The panels in the picture below are not the outside sheathing ... they are structural shear wall members designed to resist racking forces from earthquakes and wind.  A layer of 7/16" OSB will be glued and screwed or nailed horizontally over the entire outside, with the siding applied over that.  The primary wall studs and plates will be 2x8s, kept to a minimum to reduce thermal bridging.  Between these will be a double layer of 2x4 framing, on 16" centers, with a roughly 1/2" thermal break between the inner and outer framing.  The wall cavities will be densely packed with blown-in cellulose insulation for a nominal R28 rating.  The vapor barrier will be applied inside the 2x8/2x4 framing, with 2x2s applied over that to provide space for electrical and plumbing runs.  (I'm probably going to add 1-1/2" thick XPS foam between the 2x2s to increase the insulation by roughly R7.5.)  This allows for an almost continuous vapor barrier by reducing penetrations to an absolute minimum.

Title: Summer 2011 work
Post by: Griff in Fairbanks on April 14, 2011, 01:37:18 PM
Renaming this to "Summer 2011 work"

Roughly four weeks to go before I can start mixing mortar without worrying about it freezing.  Temperatures have been stubbornly remaining below average, with highs often below freezing, and there's still a lot of snow on the ground.  Any snow that has melted is largely due to direct sunshine rather than ambient temperatures.

Have lined up a tubing bender that I can use to bend rebar when I get to the bond beam courses (11th and 15th courses), which will cut out the cost of having to rent a rebar bender.  Also trying to line up concrete vibrator to borrow so I don't have to manually rod the grout.  Seriously thinking about buying a concrete mixer because I use one enough to justify the buying one.

(The tubing bender, which is being given to me, can be used eventually for the frame for the chopper I planning to build someday.)

Haven't bought any more building materials because I don't know when Congress will stop paying my military retirement and disability compensation.  I have money saved up for buying building materials but won't release it in case I need to buy food when Congress stops paying my income.  (Note:  I said "when" not "if".  Congress got too close for my comfort on April 8th so I've gone into a "bunker" mode when it comes to finances.)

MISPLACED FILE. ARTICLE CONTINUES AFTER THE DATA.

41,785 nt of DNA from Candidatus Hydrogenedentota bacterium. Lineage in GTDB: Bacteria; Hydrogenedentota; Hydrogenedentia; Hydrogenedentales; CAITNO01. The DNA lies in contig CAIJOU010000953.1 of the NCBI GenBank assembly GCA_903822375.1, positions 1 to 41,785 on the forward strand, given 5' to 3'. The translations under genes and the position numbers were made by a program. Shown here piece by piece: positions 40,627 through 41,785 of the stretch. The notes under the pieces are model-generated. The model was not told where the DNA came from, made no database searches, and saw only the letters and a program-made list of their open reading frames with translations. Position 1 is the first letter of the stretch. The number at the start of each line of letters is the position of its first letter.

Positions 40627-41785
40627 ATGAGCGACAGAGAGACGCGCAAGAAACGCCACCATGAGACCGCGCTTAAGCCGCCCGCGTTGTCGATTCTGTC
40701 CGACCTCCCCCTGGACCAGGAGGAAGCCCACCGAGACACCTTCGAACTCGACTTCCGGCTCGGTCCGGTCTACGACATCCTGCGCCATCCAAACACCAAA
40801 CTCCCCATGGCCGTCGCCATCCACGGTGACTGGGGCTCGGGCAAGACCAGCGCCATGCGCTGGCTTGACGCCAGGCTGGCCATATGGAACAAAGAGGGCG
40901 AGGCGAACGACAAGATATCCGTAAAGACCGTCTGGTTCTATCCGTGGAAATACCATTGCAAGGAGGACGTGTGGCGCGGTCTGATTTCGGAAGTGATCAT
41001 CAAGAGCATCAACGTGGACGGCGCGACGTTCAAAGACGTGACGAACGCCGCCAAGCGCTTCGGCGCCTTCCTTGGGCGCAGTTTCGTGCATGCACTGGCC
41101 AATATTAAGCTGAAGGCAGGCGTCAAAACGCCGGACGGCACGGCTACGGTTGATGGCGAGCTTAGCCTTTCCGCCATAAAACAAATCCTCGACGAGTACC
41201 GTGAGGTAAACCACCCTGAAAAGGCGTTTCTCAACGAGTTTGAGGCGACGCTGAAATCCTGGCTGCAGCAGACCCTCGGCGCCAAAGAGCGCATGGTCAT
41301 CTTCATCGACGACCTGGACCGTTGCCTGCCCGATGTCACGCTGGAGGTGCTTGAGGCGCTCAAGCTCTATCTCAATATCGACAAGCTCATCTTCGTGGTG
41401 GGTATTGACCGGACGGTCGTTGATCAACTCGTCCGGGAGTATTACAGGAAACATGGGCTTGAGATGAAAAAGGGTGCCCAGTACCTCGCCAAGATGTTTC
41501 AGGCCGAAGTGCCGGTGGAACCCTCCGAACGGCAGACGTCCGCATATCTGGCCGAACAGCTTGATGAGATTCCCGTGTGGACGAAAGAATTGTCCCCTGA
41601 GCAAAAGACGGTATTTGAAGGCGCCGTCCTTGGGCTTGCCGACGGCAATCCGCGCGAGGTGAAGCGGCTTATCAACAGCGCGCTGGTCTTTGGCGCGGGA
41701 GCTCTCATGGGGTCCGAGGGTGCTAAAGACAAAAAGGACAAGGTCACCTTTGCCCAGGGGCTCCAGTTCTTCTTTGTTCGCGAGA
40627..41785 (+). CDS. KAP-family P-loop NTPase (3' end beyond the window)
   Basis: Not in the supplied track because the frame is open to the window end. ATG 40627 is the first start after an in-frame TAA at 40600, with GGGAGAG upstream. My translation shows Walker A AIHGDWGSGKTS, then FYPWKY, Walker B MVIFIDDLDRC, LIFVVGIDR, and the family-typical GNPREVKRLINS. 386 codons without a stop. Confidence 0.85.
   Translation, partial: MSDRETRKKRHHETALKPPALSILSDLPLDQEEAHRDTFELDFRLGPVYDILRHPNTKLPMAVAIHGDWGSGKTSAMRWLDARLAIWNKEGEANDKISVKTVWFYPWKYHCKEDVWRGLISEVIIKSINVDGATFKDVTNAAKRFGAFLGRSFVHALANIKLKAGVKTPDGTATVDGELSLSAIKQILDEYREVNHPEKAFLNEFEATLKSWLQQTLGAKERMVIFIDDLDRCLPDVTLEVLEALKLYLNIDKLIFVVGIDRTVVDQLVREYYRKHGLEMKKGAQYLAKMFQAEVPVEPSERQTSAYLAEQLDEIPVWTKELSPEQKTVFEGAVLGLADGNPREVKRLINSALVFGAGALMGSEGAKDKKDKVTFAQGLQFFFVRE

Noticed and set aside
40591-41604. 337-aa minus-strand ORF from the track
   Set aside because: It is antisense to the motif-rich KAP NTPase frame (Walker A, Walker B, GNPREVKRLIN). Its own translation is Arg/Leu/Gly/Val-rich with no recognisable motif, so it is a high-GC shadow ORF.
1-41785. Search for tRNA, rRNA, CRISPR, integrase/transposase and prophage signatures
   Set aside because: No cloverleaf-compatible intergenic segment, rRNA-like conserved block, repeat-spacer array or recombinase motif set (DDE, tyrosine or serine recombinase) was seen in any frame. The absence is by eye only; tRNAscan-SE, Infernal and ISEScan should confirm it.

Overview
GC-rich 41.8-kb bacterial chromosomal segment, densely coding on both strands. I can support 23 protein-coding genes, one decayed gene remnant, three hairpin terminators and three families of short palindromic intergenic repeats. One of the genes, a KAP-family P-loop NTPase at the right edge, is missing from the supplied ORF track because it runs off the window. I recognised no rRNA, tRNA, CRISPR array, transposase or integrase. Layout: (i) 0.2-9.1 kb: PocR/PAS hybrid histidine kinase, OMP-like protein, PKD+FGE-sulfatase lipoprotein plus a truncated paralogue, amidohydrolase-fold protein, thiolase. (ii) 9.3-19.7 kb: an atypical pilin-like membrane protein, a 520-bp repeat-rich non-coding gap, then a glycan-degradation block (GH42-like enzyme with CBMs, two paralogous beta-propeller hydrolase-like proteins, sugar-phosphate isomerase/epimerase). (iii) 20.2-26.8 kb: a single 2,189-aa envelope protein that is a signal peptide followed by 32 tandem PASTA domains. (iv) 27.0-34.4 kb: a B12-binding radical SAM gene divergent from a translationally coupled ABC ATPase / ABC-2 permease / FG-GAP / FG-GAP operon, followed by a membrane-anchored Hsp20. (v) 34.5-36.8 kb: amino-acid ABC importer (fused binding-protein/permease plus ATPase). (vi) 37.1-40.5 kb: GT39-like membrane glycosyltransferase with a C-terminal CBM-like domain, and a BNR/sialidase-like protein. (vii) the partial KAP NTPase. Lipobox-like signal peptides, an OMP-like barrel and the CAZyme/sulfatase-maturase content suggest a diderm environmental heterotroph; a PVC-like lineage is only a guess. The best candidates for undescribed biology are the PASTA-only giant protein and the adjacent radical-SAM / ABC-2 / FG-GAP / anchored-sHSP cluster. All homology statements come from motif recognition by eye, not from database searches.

I do have some building materials on hand and there are some building tasks that don't require money that I can do so the house project doesn't need to stop completely ... just slow down considerably while Congress fiddles around and pisses at each other.

Also, have received a serious job offer.  (Actually, they're actively trying to talk me into taking the job.)  If I take it, it would mean 50 hours per week that I couldn't spend on building or other projects.  (Yes, I'm itching to get back to my motorhome project.)  On the other hand, it would mean surplus money that I could spend on things like having the rest of the engine rebuild done.

To summarize, I'm bored silly and just waiting for the &*%#@ snow to go away so I can get out and start doing things!!

Title: Re: Summer 2011 work
Post by: Leeann on April 14, 2011, 06:13:54 PM
To summarize, I'm bored silly and just waiting for the &*%#@ snow to go away so I can get out and start doing things!!

I can't blame you one bit ;)

Title: Re: Summer 2010 work
Post by: Griff in Fairbanks on April 22, 2011, 09:14:50 PM
Still lots of snow on the ground and temperatures have been remaining stubbornly below average, with forecasts indicating breakup will be roughly a week behind normal.  Fortunately, it looks like it's finally warming up, with forecasted highs in the upper 40s and lower 50s and nighttime lows in somewhere between 25 and 30 degrees F.

Congress finally got off their asses and passed the FY2011 budget ... six months into the year ... so I know I'll be getting paychecks through September 30th.  Things got way to close for comfort and it's kinda hard to come out of "bunker mode" so the only thing I've spent money on is a cement mixer.

Title: Re: Summer 2010 work
Post by: Griff in Fairbanks on June 12, 2011, 07:07:08 PM
Well, I guess it's (way, way) past time for an update ...

Finally warmed up enough to start mixing mortar ... about a week after our projected start date of May 15th.  (Used the time between May 15th and our actual start date to find tools and get things ready to go.

All the block for the entryway is finished and the top bond beam is poured with the anchor bolts set.  A little bit of clean-up and we'll be ready to put the entry sill plates, floor joists, and subfloor on.

Had some trouble adjusting to the fact the entry way masonry work is complete.  (Wow, that part's done ... don't need to do anymore of that there ... we're ready to put in the that part of the basement floor and the entryway floor in ... wait, I've been putting off finalizing details for that part ... ooops!)